These are my children. The ones who wore jackets to school today, the sixth of August. The ones who begged for those jackets. The ones who snapped and velcroed and zipped those jackets closed. The ones who walked into the car, waited for its ignition to start, and only then raised their hoods over their heads.
It rained this morning. It rained hard. Thick. These are my children and this is their concoction: on warm, rainy days such as today, they like to drive en plein air. They pull their lap blankets down to their toes and up to their armpits. They raise their hoods and then, only then, they lower their windows.
(A mama can get some funny looks for driving around town with her back windows lowered in a storm-drain-overwhelming rainstorm.)
So on days when the air is warm and the rain is pouring and the old man, somewhere, surely he's snoring, this is how we drive. I indulge them in this craziness because it appears to be true: you can't go back. You only get a childhood once.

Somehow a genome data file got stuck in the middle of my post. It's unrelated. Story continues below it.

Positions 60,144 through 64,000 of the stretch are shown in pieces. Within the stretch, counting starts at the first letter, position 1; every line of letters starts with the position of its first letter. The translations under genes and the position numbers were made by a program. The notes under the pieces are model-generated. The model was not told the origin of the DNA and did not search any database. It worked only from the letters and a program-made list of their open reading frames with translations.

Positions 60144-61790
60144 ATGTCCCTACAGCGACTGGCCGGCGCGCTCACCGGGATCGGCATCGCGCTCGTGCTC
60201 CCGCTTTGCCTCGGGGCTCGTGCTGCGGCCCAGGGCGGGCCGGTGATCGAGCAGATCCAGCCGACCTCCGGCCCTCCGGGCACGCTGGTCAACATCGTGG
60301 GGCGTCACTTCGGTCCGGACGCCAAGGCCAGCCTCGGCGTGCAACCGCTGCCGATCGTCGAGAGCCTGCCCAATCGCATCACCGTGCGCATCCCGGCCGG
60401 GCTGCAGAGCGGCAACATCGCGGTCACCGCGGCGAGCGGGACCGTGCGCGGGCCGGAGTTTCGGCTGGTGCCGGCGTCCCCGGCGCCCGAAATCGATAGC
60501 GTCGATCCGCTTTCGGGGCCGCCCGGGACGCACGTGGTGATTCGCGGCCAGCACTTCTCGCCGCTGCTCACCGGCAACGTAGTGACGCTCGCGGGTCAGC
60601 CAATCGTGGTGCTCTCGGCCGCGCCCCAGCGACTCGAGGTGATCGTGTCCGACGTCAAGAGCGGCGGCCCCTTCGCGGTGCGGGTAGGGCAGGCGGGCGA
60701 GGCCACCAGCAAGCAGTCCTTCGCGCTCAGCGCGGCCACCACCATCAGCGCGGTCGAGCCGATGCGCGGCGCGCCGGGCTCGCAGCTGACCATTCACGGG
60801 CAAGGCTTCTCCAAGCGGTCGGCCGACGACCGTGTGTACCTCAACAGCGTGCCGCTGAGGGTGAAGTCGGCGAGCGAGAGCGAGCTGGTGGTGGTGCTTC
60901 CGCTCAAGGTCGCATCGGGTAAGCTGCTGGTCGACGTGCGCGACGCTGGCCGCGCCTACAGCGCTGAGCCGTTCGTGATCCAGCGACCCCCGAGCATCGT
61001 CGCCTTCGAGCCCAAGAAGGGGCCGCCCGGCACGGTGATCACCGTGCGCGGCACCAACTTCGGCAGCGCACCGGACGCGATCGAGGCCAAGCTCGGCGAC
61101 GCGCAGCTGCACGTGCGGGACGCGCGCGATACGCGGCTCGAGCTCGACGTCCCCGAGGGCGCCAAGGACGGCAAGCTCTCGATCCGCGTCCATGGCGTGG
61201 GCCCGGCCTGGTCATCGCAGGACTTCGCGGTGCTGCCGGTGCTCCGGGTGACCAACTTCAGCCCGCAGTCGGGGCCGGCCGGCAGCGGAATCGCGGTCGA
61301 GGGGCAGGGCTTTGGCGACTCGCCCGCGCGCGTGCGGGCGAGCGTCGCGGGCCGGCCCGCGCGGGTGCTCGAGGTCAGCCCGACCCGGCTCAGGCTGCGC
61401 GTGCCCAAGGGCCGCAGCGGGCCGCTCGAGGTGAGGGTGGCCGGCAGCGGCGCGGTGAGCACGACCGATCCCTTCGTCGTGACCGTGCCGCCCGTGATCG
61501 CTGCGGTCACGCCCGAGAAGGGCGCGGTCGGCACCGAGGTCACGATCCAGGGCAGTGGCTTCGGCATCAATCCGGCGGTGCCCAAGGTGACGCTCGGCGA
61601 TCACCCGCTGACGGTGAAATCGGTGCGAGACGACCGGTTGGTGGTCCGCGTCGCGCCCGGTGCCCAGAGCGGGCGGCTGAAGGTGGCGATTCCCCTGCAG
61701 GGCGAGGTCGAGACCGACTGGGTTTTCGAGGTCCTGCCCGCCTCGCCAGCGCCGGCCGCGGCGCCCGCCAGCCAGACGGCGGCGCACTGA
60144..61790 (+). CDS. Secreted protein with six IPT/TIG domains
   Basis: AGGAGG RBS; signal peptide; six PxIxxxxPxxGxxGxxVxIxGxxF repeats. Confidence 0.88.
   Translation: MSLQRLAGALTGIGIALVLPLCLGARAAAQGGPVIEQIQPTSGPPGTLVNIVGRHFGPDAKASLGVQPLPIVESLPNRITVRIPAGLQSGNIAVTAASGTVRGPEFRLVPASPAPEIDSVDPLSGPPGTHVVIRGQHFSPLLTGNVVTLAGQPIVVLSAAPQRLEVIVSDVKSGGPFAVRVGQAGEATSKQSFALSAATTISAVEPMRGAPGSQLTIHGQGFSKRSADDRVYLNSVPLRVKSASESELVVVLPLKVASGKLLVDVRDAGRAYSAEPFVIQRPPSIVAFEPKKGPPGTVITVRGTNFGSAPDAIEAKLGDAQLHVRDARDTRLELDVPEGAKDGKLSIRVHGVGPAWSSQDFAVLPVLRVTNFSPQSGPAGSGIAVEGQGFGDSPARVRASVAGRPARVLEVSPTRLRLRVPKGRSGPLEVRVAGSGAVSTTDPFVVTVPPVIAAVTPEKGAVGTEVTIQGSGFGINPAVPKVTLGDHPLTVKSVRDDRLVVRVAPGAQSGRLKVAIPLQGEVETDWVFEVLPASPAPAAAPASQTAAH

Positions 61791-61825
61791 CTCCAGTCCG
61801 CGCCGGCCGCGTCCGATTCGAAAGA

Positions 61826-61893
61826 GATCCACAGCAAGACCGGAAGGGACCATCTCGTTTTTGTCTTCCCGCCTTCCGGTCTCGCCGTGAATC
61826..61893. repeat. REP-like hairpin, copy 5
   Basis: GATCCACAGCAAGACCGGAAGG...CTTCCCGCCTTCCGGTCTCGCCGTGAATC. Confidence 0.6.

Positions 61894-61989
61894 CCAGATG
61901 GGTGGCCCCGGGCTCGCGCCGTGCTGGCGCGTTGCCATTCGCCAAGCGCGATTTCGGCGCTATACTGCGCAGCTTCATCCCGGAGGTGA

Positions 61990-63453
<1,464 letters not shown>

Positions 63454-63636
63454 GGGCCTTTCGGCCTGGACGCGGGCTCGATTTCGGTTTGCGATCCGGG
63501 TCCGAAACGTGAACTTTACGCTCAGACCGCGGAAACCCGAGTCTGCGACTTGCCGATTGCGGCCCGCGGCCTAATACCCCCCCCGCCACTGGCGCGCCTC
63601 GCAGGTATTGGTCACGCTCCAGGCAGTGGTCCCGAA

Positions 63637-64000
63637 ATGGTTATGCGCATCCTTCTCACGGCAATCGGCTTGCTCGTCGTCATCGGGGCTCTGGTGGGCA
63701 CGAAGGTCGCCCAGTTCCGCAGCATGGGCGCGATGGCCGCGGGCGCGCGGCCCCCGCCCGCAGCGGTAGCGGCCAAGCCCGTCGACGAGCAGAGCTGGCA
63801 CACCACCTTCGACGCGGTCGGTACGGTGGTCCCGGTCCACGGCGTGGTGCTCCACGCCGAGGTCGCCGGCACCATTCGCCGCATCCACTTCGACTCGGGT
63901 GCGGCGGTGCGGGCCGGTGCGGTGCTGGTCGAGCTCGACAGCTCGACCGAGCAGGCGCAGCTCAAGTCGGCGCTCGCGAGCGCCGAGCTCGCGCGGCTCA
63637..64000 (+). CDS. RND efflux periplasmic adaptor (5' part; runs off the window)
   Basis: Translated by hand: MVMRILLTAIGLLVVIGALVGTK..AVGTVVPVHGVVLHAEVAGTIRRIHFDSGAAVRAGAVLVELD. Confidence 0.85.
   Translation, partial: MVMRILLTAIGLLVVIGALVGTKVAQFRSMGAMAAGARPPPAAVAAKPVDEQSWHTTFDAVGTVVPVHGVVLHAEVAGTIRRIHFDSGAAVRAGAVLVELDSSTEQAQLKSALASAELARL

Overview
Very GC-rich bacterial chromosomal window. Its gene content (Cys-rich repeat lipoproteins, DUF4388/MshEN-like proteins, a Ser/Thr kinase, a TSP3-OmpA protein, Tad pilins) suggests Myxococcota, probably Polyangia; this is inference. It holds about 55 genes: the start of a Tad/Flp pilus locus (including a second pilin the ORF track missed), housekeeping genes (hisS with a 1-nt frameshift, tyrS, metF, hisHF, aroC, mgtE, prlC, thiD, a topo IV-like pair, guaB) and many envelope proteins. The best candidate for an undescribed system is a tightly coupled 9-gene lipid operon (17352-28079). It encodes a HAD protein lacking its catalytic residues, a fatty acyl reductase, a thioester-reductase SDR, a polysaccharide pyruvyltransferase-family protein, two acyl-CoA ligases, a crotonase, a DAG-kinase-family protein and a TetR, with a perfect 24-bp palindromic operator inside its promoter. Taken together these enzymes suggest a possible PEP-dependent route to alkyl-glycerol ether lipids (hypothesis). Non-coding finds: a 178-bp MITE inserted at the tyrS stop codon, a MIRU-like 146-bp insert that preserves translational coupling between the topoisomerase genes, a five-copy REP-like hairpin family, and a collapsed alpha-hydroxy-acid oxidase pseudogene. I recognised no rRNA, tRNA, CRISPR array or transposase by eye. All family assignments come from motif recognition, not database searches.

But here's the kicker. We made our drive through the clouds-come-to-Earth and I pulled up in front of their daycare. I pulled one girl out of the car, then two, and in vain (because it's always in vain) I encouraged them to walk quickly. You know, so we could get out of the rain. And that's when L got defiant. No! she yelled, and began clawing at the velcro closures of her rainjacket like some Biblical woman rending her garments upon hearing the bad news of her husband's demise on some unpronounceable battlefield.
So there we were, the three noteverstill women:
- the three-year-old, sensibly attired for the weather and enjoying a morning walk;
- the unjacketed mother bearing two lunchbags, a package of tushie wipes and the newfound knowledge that scoopneck top+pregnancy-enhanced cleavage=raindrop target practice;
- and the genius one-year-old who removed her protective raingear only after getting out of the car and strutted in tank top and shorts through the driving rain, dragging her peacock tail of a jacket through every puddle in her wake.